arly in the morning we are raised. In the hammock I have slept like a log. A cold shower clears the brain and after a hardy breakfast we are ready for the day and the things that are awaiting us.
Soon the other trainees arrive and are being showed to their quarters. John is making up the three watches. He tries to make everybody happy. He is a wonder of patience. At noon he gathers our passportsin order to clear with the customs. The trainees are distributed into three watches of thirty men each. “Red Watch” for the time from zero to four, “Green Watch” from four to eight and last but not least “Blue Watch” from eight to twelve. I’m member of the “Blue Watch” with the number eighteen. Everybody is given a number for the rollcall at the beginning and the end of each watch. Having a number makes the task of looking for everybody easier for the crew and the watchleaders. There are people of twelve nations aboard. The command language is English with the sails and ropes and some special commands in Norwegian. In my sparetime I start to memorize the ropes and where they are made fast. It seems to be the right thing to do, because if you want to get along on a big sailingship the most important thing is “to know the ropes”.
At four in the afternoon we are cleared to leave port. The pilot comes aboard and a harbortug tows us into the middle of the river. The ship turns and now our bow points to the open sea. On our port side we see the skyline of New York and realize deeply the gap where the towers of the WTC are missing. Soon the Statue of Liberty comes in sight on starboard ahead. It is a marvelous view with the already setting sun. As we pass, there is a gaffrigged schooner heading up river. That should make a good picture. Then we pass underneath a big bridge. At Ämbrose Light” the pilot is picked up. Finally we are under way. Astern we can see the masts of the following “Christian Radich”. Slowly America fades in the light of the setting sun, this will be our last glimpse of land for the next weeks.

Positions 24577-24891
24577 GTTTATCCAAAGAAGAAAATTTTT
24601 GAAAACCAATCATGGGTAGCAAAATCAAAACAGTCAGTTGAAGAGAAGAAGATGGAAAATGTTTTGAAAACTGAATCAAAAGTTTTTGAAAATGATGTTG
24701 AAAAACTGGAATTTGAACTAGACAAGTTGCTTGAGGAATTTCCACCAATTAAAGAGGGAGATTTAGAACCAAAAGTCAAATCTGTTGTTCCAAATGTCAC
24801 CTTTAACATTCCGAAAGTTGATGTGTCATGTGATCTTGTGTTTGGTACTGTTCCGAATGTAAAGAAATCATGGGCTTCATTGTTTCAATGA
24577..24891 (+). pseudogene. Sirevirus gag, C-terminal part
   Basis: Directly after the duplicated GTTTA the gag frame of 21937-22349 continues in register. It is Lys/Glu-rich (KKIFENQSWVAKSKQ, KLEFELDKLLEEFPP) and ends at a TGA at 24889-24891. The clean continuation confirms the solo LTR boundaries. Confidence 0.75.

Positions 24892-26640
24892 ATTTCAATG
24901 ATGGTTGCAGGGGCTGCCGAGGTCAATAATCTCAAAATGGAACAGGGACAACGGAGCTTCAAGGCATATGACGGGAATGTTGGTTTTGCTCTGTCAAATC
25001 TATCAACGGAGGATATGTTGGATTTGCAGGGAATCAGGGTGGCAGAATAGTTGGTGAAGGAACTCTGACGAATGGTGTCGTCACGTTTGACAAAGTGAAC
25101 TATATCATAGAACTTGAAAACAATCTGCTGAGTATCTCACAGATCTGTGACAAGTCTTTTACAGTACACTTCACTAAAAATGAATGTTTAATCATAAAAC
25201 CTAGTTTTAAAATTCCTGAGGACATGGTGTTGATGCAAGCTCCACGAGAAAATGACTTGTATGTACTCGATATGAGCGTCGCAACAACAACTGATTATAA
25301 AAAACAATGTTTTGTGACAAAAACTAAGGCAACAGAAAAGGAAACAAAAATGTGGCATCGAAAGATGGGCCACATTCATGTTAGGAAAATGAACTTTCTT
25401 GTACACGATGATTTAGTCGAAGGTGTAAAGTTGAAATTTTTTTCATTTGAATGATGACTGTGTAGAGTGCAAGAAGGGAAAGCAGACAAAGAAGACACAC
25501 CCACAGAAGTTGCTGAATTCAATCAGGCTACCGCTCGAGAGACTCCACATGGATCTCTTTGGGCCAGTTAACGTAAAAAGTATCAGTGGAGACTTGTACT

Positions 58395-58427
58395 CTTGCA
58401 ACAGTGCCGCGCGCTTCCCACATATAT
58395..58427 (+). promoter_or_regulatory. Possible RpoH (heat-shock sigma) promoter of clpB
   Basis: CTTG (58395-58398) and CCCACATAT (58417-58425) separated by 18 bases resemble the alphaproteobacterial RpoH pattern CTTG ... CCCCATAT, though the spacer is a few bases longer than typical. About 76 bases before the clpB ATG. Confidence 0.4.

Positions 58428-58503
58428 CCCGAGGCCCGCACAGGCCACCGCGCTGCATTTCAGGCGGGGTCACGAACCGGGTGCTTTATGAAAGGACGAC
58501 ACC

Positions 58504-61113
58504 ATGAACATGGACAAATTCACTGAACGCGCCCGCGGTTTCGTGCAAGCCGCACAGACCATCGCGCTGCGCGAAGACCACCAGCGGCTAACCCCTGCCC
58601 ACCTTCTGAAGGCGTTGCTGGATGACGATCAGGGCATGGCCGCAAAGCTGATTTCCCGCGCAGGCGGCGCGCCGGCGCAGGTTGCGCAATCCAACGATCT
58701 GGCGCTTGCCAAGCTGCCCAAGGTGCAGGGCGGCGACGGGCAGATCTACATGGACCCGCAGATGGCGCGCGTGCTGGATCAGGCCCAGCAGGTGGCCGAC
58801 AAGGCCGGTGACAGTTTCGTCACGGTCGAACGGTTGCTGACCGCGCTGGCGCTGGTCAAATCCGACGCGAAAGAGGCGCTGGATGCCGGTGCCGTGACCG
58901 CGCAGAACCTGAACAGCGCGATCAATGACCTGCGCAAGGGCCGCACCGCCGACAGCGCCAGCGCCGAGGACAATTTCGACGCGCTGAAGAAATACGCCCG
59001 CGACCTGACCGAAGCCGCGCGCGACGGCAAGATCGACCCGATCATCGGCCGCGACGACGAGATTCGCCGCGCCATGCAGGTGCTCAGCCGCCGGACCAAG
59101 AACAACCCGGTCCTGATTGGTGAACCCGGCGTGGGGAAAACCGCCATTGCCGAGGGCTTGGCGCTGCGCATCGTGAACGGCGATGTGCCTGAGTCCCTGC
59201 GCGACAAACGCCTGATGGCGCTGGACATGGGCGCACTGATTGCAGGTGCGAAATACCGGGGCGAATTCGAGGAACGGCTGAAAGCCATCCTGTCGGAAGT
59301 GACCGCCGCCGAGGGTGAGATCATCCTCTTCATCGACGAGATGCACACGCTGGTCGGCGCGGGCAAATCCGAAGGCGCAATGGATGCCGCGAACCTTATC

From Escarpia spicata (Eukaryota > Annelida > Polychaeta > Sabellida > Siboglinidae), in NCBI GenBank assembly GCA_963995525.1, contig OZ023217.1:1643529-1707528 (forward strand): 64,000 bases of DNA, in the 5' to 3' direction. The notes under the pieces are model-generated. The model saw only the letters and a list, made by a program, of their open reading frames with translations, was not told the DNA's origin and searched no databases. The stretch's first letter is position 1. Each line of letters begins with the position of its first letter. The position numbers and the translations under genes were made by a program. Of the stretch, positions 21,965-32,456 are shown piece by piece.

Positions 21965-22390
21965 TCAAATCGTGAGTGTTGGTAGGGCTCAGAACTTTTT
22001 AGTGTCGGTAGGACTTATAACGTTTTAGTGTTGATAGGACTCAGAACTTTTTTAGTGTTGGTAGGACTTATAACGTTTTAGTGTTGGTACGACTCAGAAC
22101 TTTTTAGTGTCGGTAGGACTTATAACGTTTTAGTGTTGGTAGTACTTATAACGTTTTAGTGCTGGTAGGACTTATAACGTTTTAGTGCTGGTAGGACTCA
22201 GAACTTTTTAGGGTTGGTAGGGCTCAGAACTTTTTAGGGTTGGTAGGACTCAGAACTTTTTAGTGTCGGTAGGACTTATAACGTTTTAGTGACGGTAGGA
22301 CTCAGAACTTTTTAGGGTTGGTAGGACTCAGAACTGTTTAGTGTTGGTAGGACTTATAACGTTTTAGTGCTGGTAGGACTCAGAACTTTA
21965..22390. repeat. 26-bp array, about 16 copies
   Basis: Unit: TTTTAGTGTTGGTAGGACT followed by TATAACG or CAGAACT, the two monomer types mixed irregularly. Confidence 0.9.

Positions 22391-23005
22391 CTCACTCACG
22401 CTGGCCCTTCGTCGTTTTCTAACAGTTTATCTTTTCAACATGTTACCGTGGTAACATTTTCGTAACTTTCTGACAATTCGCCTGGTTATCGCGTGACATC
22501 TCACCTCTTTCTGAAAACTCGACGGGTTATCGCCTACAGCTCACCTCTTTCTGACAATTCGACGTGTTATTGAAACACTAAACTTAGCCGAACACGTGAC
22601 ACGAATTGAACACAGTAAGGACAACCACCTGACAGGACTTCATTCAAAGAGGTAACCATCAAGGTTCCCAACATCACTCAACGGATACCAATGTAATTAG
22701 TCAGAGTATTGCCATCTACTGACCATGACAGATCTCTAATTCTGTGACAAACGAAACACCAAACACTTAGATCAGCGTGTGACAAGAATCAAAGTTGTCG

Now watchduty begins for real. After diner at eight the blue watch takes over. Our watchleader Ramond introduces himself and his team. We are directed to some ropes and start to set sail. First we set some staysails and the foresail, mainsail, then lower and upper topsails on the fore and the main mast. In Norwegian they are called “Fokk”, “Storeseil”, “Forrestump”, “Storestump” “Forremars” and “Storemars”. We start to learn the names of the ropes, like buntline or clewline and the places where every rope is made fast on deck. It turns out that it is hard work to set the sails. For instance, we must heave up the yards of the uppertopsails. Each yard weighs three tons. When at twelve we are released, I am really fagged out.
I take my time for a last cigarette and sit myself down on a bunk on the windward side of the ship. I look up to the stars. It is a moonless night, the sky is clear and the stars are shining so bright like I have never seen before. On our portside I can see the lights of some distant lighthouses. The engines are shut down and for the first time we are sailing. Everything is quiet and calm, it seems as if we are sailing right through the stars. Here I will find some peace of mind again, I am sure.